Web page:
Reflecting the global and continental agenda, the Bank has aptly prioritized agriculture transformation by designating it as one of its High 5s: Feed Africa.
Agriculture is an important economic sector in Africa given its centrality to poverty alleviation, food security and economic transformation. Africa spends about US $35 billion per year on food imports and this figure could rise to US $110 billion by 2025.
The potential of the agricultural sector in Africa and the need to bridge the gap on food supply is itself a compelling business case for private sector investment. With over 65% of the world's remaining arable land, a youthful population - with 420 million people between the ages of 15 and 35 years - and a favorable climate, Africa has the potential to become a global agriculture powerhouse and the setting of the next Green Revolution. Nigeria, Rwanda, Ethiopia, Senegal and Burkina Faso provide valuable examples of successful agriculture transformation, the report stated.
Access to food - in quantity and quality - is a fundamental human right. It is also essential for ending hunger and malnutrition, and ensuring a healthier and productive workforce. Although agriculture employs over 60 percent of the African workforce and accounts for roughly a third of the continent's GDP, Africa is the most food-insecure region in the world with more than 232 million under-nourished people, or approximately one in four.
Structural food insecurity is a particular challenge in fragile economies, which are disproportionately susceptible to resource and commodity price shocks and where poor agriculture infrastructure, governance and weak institutions result in low productivity and a heavy dependence on food imports. Women face systematic discrimination across the continent, for example in terms of land ownership, which severely limits their opportunities to benefit from agricultural value chains. This is further multiplied by women's unequal access to inputs, household decision making, education, finance, and markets. FAO estimates that closing the gender gap could increase farm yields by 20-30%, and there is wide-spread evidence that closing the gender gap within households has wide-spread benefits for families.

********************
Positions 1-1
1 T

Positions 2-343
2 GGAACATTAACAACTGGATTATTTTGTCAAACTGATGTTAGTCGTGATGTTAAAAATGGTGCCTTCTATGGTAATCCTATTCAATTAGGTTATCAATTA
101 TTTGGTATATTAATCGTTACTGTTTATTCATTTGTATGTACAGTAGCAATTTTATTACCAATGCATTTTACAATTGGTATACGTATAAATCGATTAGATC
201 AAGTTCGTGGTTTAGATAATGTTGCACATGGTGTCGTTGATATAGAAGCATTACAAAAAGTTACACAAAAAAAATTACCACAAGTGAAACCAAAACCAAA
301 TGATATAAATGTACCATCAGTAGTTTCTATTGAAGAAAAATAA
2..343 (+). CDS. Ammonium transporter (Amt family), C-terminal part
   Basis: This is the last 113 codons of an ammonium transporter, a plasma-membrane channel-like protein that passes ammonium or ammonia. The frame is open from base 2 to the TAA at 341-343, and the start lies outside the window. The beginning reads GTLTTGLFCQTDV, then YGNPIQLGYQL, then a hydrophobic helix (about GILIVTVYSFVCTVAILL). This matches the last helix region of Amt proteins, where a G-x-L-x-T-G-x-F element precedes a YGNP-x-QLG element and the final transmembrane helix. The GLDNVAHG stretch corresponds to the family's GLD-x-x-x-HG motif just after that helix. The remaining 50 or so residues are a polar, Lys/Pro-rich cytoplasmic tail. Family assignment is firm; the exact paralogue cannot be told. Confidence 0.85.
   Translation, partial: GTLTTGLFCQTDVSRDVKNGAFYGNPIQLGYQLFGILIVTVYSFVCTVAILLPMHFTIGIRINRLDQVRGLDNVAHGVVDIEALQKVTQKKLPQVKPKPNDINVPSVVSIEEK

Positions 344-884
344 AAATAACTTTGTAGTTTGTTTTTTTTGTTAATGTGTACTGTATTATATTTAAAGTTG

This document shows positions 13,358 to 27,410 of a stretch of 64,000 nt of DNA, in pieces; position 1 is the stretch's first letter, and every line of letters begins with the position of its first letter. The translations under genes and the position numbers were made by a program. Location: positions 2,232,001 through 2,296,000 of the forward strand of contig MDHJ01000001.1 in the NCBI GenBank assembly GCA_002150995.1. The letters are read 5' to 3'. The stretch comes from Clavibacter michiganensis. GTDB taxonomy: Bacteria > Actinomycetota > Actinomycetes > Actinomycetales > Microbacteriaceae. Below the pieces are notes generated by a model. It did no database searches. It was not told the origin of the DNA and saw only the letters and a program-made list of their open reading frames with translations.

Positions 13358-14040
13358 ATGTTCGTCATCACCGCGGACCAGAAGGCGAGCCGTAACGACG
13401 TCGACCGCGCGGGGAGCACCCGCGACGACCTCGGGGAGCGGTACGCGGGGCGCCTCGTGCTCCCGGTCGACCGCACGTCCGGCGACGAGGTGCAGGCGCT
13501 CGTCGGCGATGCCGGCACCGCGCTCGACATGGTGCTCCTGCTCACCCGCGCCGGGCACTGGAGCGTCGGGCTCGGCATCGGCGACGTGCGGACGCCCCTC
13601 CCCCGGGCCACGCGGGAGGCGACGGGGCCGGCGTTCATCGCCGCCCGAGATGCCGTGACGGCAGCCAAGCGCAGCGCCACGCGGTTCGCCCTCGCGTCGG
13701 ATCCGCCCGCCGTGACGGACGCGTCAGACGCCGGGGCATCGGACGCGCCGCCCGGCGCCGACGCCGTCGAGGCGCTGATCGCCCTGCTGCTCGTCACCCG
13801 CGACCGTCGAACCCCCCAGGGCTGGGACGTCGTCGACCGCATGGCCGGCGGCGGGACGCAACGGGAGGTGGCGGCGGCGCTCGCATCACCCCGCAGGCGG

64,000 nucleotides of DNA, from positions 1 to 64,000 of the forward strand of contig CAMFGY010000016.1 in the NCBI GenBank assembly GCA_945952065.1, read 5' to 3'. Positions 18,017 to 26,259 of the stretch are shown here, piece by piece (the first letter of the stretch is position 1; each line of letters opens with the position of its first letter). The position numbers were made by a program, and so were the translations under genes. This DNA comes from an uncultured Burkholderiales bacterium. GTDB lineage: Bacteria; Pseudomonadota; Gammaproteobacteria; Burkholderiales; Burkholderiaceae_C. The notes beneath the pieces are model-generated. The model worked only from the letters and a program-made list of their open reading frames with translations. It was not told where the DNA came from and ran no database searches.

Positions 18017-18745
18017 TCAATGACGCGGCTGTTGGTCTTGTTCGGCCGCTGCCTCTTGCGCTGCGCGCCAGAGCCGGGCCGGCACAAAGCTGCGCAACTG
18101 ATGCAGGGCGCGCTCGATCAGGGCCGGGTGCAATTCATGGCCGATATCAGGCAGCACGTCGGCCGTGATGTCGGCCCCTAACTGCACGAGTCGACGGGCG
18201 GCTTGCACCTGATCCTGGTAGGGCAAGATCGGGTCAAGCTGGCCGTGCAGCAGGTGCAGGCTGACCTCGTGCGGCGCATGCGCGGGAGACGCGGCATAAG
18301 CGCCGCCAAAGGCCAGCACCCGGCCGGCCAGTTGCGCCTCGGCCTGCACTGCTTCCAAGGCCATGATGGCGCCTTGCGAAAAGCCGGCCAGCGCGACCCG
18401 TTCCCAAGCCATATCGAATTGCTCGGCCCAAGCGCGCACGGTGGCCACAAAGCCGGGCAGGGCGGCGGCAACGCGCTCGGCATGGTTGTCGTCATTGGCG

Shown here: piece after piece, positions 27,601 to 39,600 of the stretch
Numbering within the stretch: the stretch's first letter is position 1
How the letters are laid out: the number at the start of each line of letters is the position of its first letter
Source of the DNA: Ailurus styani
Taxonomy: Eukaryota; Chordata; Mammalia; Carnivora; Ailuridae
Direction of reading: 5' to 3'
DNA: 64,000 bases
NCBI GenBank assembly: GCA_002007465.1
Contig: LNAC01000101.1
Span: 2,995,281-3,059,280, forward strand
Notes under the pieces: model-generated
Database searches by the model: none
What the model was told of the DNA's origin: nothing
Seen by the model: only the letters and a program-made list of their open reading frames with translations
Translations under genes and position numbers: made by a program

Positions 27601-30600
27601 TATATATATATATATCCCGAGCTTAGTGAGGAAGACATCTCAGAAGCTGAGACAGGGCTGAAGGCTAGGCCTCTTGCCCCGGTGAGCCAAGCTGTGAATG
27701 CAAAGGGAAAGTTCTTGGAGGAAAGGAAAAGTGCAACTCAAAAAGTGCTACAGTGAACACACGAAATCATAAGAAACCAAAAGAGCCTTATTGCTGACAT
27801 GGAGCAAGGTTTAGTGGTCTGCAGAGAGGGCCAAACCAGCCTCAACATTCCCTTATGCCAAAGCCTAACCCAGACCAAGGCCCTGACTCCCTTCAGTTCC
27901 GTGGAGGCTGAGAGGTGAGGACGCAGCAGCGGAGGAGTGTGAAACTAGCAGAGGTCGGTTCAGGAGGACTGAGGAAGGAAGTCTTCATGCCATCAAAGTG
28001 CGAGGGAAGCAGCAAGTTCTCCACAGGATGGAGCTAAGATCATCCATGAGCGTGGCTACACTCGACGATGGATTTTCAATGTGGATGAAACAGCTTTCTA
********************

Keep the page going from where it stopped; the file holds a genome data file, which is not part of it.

As a result of these factors, Africa had an estimated net food import bill of US $35.4 billion in 2015, with about 15 food chains accounting for most imports, including 5 staple commodities such as wheat, sugar, rice, beef, soybeans.
Africa's potential for agricultural production is enormous, with 60% of the world's unused arable land. Increased food demand and changing consumption habits are leading to rapidly rising net food imports, which are expected to grow from US $35 billion in 2015 to over US $110 billion by 2025, which could be offset by increased African production. Export of primary agricultural production is still very high in Africa compared to other regions of the world. Therefore, agriculture offers a realistic prospect for large-scale job creation, especially in fragile economies. Given the importance of food and nutrition, promoting agricultural value chains and improving market access have the potential to diversify economies, raise incomes, increase food security and macroeconomic stability, contribute to mitigating conflict and prevent internal and external migration.